Full Text Available Background and Objectives. Antacids are often prescribed to preterm infants due to misdiagnosis of gastro-oesophageal reflux. This suppresses gastric acidity, a major defence mechanism against infection. This study aims to determine if ranitidine and omeprazole use in very low birth weight (VLBW neonates, <1500 grams, is associated with increased risk of late onset sepsis, necrotising enterocolitis (NEC, and mortality. Methods. Retrospective analysis was conducted on neonates, <1500 grams, born and admitted into the Neonatal Intensive Care Unit at The Canberra Hospital during the period from January 2008 to December 2012. Information regarding late onset sepsis, NEC, mortality, ranitidine/omeprazole use, and other neonatal/hospital factors was collected for each neonate. Results. 360 neonates were evaluated, 64 received ranitidine and/or omeprazole, and 296 had not. There were no statistically significant differences in incidence of late onset sepsis (OR = 0.52, CI = 0.24–1.1, and p = 0.117, NEC Stage 2 and above (OR = 0.4, CI = 0.05–3.2, and p = 0.7, or mortality (OR = 0.35, CI = 0.08–1.5, and p = 0.19 between the two groups. After adjusting significant differences in neonatal and hospital factors, risk of late onset sepsis was significantly lower in those that received ranitidine/omeprazole (OR = 0.28, CI = 0.13–0.65, and p = 0.003. Conclusions. Ranitidine and omeprazole use in VLBW preterm infants may not be associated with an increased risk of infection, NEC, and mortality.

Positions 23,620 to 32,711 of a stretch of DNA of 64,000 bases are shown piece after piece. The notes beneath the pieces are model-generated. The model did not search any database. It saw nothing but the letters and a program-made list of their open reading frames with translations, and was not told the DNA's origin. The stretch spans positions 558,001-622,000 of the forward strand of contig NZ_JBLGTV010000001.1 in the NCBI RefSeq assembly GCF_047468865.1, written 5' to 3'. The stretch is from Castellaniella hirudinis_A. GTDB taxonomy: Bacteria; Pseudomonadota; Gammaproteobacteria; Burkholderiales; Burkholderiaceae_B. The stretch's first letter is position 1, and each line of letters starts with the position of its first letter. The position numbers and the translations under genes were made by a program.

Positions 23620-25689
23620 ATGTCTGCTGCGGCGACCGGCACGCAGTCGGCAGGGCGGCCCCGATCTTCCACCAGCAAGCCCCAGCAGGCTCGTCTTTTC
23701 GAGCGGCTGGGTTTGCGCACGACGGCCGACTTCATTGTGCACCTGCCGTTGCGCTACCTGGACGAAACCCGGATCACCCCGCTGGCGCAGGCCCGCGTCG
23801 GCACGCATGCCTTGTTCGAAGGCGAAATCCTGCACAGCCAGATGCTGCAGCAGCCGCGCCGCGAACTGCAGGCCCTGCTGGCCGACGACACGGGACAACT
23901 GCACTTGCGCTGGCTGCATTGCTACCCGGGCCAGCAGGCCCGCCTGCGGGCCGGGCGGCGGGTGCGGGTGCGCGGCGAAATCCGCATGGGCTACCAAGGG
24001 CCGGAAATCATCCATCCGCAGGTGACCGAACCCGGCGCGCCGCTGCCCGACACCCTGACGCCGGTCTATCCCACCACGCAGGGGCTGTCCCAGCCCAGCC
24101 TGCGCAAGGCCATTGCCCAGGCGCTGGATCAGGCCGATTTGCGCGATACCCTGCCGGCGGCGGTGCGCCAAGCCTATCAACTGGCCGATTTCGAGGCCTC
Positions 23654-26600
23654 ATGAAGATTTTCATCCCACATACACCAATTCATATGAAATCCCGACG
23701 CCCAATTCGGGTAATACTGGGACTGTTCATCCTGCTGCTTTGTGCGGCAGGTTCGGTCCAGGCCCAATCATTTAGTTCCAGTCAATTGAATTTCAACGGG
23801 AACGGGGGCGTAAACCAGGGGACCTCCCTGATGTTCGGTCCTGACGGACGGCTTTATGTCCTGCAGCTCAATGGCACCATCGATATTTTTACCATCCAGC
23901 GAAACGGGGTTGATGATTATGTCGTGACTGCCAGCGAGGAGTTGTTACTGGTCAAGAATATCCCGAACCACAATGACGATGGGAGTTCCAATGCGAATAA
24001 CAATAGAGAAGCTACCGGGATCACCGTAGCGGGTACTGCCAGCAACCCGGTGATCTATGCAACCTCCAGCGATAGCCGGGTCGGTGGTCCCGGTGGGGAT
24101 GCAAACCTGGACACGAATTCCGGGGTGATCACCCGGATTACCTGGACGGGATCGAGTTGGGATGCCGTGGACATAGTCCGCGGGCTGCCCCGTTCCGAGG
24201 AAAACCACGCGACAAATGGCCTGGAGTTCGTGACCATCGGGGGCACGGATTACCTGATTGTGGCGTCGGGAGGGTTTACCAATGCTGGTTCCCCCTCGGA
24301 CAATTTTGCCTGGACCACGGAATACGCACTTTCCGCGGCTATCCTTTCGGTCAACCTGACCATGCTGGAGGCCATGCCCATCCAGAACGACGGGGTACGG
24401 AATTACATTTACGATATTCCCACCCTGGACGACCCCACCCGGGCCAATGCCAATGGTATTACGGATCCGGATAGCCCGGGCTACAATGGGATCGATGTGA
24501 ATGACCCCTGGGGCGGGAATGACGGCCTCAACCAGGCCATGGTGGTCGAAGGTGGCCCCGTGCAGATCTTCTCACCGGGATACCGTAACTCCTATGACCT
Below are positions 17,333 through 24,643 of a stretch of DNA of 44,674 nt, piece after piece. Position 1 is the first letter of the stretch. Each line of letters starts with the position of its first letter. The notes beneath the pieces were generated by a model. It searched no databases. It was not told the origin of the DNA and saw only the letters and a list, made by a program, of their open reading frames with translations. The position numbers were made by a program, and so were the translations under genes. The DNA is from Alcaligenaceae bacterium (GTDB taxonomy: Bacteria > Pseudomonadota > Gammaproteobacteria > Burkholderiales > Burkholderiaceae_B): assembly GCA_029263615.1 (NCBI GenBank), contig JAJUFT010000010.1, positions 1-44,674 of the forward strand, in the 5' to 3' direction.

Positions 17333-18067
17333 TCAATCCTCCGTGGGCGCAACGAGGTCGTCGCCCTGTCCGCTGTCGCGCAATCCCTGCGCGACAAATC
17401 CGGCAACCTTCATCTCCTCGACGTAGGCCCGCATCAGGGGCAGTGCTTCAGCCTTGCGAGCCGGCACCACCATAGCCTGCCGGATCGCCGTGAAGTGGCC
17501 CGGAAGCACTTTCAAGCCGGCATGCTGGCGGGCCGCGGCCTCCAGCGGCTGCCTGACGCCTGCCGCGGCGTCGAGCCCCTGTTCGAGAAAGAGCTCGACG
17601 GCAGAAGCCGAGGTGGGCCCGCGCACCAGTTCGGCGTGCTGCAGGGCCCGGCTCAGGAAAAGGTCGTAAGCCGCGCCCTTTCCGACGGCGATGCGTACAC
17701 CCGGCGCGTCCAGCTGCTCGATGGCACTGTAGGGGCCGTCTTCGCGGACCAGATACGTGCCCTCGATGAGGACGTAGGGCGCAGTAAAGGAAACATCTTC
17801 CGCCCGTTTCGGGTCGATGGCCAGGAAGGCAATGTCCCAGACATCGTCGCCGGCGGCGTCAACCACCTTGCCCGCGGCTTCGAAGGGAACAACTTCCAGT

16. Effects of a Birth Hospital's Neonatal Intensive Care Unit Level and Annual Volume of Very Low-Birth-Weight Infant Deliveries on Morbidity and Mortality.

    Science.gov (United States)

    Jensen, Erik A; Lorch, Scott A

    2015-08-01